A College Credit Crunch
Today’s big tuition debt is delaying the next generation of borrowers
By Phil Britt
Total college tuition loan debt nationwide sits at a staggering $1.2 trillion, according to the Consumer Protection Financial Bureau, and it’s ballooning larger while college costs continue rising faster than the rate of inflation. This big debt load for the next generation of consumers and borrowers has caught the attention of legislators and the banking industry due to the debt’s potential long-term effect on the economy and on the banking industry.
Outstanding student loan debt has grown more than 4.5 times since 2003, according to Federal Reserve Bank of New York data. According to the Department of Education, which now provides the lion’s share of student loans with the Department of Housing and Urban Development, 71 percent of students leave college with an average of $29,400 in debt, and many students incur far more than that. In addition to the debt they’re shouldering, many of today’s college loan borrowers are burdened with loan interest rates that will continue to accrue until the loans are paid in full.
In sum, that’s a heavy burden for the next generation of consumers, homebuyers and entrepreneurs and, by extension, the overall future credit demand and the economy.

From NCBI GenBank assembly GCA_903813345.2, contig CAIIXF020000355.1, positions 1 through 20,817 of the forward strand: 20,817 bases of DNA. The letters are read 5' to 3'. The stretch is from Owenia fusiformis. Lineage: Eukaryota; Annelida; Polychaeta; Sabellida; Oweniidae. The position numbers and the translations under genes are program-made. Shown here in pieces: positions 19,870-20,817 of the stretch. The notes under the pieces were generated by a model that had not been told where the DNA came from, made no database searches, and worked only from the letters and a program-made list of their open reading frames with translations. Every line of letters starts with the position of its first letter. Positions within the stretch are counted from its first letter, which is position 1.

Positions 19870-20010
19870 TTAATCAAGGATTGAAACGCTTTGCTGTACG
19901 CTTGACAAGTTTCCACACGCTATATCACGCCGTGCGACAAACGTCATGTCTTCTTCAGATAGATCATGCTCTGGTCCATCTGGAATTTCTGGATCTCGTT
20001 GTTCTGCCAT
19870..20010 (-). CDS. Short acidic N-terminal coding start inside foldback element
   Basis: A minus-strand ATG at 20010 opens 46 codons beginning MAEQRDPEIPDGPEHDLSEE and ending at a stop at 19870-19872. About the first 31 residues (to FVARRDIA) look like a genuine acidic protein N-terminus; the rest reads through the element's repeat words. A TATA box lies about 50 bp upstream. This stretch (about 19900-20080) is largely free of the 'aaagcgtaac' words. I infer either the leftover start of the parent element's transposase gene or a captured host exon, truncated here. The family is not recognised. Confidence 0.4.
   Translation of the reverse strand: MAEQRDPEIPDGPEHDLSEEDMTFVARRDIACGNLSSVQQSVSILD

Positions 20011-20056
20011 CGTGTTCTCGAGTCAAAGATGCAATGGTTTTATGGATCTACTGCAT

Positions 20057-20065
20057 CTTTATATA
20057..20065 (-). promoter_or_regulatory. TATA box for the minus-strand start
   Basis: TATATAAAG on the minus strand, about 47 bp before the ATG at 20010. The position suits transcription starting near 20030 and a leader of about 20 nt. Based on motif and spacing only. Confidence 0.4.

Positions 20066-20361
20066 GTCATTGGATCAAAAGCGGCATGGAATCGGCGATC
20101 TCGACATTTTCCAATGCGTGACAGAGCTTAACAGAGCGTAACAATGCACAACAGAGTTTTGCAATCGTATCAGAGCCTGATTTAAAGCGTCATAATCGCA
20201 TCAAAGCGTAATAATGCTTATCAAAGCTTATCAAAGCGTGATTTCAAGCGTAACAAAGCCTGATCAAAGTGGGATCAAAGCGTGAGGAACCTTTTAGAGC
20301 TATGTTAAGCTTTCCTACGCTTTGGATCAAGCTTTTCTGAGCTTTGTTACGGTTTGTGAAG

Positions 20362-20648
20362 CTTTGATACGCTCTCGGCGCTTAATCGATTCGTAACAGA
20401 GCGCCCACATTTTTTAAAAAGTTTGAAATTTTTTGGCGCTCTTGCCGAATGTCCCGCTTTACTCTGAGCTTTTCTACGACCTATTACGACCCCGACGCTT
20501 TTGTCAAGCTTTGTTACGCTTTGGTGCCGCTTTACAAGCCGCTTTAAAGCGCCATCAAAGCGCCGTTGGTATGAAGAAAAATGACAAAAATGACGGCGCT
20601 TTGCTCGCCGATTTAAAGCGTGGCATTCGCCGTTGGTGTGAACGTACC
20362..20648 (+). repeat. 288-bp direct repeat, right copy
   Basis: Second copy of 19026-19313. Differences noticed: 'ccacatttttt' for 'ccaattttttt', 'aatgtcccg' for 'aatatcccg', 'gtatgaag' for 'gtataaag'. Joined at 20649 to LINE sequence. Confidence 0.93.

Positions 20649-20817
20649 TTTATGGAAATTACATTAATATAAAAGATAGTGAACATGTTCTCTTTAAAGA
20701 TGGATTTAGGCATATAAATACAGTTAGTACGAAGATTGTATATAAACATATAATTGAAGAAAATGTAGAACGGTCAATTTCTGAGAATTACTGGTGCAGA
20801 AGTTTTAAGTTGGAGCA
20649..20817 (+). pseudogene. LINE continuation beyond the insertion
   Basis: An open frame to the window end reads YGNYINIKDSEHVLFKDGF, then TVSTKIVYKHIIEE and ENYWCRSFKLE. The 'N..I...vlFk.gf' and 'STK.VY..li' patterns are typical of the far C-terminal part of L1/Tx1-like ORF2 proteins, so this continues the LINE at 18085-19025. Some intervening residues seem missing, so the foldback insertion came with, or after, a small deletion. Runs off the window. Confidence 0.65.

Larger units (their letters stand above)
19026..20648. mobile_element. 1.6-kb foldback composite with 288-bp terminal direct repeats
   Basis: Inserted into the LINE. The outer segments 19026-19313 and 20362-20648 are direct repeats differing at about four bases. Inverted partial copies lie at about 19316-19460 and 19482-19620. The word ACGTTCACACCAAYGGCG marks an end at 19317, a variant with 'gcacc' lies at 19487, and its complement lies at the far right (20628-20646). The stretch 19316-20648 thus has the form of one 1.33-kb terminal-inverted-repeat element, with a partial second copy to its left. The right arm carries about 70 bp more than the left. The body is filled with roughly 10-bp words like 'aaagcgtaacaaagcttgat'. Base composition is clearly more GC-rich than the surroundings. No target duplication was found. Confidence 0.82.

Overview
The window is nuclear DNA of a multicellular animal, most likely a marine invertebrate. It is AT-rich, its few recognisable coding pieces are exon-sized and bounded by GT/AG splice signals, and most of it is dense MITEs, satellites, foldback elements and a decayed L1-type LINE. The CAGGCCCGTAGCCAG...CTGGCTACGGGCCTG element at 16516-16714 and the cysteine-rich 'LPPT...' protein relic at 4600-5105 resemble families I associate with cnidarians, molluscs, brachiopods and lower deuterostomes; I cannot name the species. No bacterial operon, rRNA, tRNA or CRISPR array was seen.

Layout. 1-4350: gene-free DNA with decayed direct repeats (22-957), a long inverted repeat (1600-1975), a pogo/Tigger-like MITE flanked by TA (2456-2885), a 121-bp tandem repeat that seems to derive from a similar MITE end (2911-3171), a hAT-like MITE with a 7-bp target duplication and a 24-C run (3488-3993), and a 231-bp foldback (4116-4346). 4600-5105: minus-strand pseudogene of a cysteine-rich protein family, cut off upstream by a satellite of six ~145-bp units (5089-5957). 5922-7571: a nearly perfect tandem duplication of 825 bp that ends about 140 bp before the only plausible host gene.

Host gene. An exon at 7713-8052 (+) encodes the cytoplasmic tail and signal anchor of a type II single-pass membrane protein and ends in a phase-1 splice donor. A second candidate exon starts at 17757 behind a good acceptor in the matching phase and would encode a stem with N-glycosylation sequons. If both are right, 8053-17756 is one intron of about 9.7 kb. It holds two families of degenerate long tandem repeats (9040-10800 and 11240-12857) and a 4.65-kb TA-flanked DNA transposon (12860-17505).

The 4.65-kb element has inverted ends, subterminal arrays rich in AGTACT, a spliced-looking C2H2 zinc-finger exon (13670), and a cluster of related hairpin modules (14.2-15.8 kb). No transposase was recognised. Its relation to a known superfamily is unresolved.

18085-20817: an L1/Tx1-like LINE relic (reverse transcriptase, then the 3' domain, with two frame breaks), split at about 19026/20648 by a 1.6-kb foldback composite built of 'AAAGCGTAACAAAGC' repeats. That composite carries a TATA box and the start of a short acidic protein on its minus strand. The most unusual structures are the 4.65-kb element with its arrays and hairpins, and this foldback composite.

A structured-debt hurdle
Paul Schaus, president of CCG Catalyst in Phoenix, estimates these private loans to be at $165 billion. In his testimony in June before the U.S. Senate Committee on the Budget, Rohit Chopra, the student loan ombudsman for the CFPB, points out that the Federal Reserve’s Federal Open Market Committee and the Financial Stability Oversight Council both say the high tuition debt could dampen overall future household consumption.
71 percent of students leave college with an average of $29,400 in debt, and many students incur far more than that.
A report by the Harvard University Joint Center for Housing Studies points out that student loan debt has resulted in lower credit scores and less income available for mortgage down payments for the millennial generation. It has risen to its highest levels during the last four years, according to figures from the Department of Education and the CFPB. As of 2010, the most recent figures available, 39 percent of households of individuals 25-34 had student loans, up from 26 percent in 2010, and double the amount from 1989.
Millions of adults have joined the ranks of the low-income population, the report says, and many younger adults continue to live with their parents. In 2013, half of those ages 20-25, one-fifth of those ages 25-29 and almost one in 10 of those ages 30-34 lived at home. This could change once millennials get a few years beyond graduation, though it likely will take longer for them than in previous generations.
However, while more millennials continue to live with their parents than previous generations, that trend is expected to delay, but not permanently sidetrack, this generation from moving out on their own, according to the Harvard report. About more than one million younger consumers each year for the next decade are likely to leave home to start living independently, financially and otherwise. Yet many millennial consumers likely will continue to have far higher debt-to-income ratios and less discretionary income with which to save for a home down payment.